Walmart may be the first big box retailer of the year to come under fire for a kid's Halloween costume sold on their official website. Just a few days ago, your child could have dressed up as a "Little Amigo" for the rock-bottom price of $13. The costume depicted a little boy wearing a fringed shirt, a mustache and a sombrero.
After Walmart was called out for selling the offensive costume online — which played into lowbrow Mexican stereotypes and screamed cultural appropriation — "Little Amigo" was promptly removed. Walmart issued an apology, saying they never intended to offend. Walmart also stated that the costume violated store policy that prohibits the sale of "products that either portray, glorify or promote in an insensitive way… derogatory stereotyping based on race, ethnicity, gender, sexual orientation, religion or nationality."
Walmart have washed their hands of this by issuing their big apology and playing the blame game. Apparently, as a Walmart representative told Refinery 29, the racist costume was sold by a third-party retailer on the store's site. So, Walmart wants us all to know that they didn't make the costume — someone else did. But Walmart did sell it, and this isn't the first Halloween that a major retailer has released a grossly inappropriate kid's costume to the public.
In 2013, Walmart got busted for selling a "sexy" costume marketed to toddler girls, called the Naughty Leopard. (Yes, you read that right.) That same year, Pottery Barn was forced to nix their stereotypical Asian costumes marketed to kids when Asian Americans Advancing Justice pointed out, "We're a culture, not a costume." In 2014, a Canadian mom made headlines after exposing the unbelievable amount of sexualized costumes marketed to girls ages 4 to 6 at Value Village. The Native American community has been speaking out against stereotypical "Indian" costumes for years.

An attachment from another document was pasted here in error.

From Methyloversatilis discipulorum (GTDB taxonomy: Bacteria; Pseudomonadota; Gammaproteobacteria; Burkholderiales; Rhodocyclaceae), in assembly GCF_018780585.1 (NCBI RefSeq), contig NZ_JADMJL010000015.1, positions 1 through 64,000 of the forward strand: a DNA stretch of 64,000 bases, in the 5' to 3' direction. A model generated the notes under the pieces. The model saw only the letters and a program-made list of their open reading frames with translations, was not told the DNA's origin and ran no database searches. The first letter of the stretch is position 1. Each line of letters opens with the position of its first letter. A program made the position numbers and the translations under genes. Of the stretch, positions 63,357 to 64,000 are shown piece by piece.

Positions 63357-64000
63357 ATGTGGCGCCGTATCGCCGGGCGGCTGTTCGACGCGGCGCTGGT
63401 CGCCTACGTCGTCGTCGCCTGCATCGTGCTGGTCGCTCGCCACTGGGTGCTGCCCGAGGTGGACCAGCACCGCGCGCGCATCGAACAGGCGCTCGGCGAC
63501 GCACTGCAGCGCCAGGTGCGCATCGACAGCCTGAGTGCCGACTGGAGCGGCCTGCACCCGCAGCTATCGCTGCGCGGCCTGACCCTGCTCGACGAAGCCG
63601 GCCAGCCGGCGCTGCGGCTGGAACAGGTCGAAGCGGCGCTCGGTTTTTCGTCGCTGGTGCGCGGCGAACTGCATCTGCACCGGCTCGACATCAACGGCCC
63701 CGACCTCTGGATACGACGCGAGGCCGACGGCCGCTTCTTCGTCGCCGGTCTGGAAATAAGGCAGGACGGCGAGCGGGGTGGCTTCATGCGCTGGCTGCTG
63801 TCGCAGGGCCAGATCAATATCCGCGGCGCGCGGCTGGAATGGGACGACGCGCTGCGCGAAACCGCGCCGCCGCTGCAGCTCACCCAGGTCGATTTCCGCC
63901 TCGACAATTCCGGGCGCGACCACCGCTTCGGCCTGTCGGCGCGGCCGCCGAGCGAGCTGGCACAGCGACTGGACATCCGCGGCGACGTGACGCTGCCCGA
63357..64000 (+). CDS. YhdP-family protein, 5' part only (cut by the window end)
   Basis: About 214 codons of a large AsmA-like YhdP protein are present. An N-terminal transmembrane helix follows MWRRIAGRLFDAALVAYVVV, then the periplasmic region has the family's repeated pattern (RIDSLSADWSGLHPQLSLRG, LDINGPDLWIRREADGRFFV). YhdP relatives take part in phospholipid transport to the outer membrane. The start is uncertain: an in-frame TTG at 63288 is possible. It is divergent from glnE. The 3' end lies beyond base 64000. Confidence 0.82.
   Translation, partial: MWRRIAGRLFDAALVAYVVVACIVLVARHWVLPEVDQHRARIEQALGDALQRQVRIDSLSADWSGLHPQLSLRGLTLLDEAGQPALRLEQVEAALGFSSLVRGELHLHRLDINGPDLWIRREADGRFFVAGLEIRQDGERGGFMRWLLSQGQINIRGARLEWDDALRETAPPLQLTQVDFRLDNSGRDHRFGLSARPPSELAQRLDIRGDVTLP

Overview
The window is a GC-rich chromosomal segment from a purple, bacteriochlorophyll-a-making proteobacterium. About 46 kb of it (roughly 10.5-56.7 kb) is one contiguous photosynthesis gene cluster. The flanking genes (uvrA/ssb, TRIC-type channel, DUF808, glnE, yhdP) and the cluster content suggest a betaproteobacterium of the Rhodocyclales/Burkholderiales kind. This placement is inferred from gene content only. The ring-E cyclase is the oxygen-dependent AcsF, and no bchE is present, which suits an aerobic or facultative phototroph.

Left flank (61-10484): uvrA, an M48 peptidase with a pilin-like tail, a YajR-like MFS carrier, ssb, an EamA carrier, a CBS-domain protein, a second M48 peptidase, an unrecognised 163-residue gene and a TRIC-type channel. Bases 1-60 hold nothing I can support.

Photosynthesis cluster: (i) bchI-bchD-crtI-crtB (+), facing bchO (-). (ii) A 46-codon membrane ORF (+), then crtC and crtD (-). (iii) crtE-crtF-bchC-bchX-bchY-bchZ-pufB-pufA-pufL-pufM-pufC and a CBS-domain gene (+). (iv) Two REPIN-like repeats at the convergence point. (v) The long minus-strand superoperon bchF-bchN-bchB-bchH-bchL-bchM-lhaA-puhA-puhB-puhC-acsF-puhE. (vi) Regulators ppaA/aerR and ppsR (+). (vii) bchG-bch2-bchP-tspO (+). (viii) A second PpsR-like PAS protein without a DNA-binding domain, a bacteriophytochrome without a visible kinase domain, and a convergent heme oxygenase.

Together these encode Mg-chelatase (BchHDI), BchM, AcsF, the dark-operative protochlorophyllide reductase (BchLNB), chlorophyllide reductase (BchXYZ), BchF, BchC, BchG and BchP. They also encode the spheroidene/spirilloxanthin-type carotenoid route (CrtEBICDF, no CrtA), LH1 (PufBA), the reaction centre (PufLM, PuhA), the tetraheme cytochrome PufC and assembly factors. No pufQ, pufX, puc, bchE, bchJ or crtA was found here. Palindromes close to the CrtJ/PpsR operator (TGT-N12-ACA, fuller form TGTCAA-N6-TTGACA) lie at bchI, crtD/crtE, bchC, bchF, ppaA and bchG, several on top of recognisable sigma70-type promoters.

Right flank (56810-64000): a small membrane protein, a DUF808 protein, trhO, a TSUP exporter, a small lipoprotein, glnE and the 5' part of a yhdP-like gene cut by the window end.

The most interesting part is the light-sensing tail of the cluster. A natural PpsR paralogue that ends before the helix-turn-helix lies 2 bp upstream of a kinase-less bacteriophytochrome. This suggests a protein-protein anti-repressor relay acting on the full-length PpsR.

Yet Walmart still have a $55 kid's Jewish Rabbi costume posted on their website, despite several customer reviews calling it "offensive."
With a huge selection of inappropriate costumes to choose from, these big retailers are making it almost impossible for parents to enjoy some good, clean Halloween fun with their kids. Instead of working with parents to provide young and impressionable kids with straightforward costumes, retailers who choose to sell offensive costumes from third-party manufacturers are giving parents one more job to do on Halloween. Now, we don't just have to worry about safety while trick-or-treating. We have to worry that our kids will be traipsing around the neighborhood in a sexually or racially charged costume that is guaranteed to offend.
Since it doesn't look like retailers will be picking up the slack anytime soon, this leaves us with two options: First, make like every other mom who has gone viral after finding an offensive costume on the racks and speak up. The more parents that voice their complaints on social media, the more retailers will listen and take accountability for the costumes they sell on their websites. At least, that's the hope.
Second, use this golden opportunity to talk with your kids about their costume choices, especially when they may gravitate toward something that's inappropriate. This Halloween may be the year that you get to pull out the big guns and teach your children about topics like racial inequality, cultural appropriation and social awareness. Even young children can understand that it's not OK to disrespect a different culture by using their heritage as a costume.
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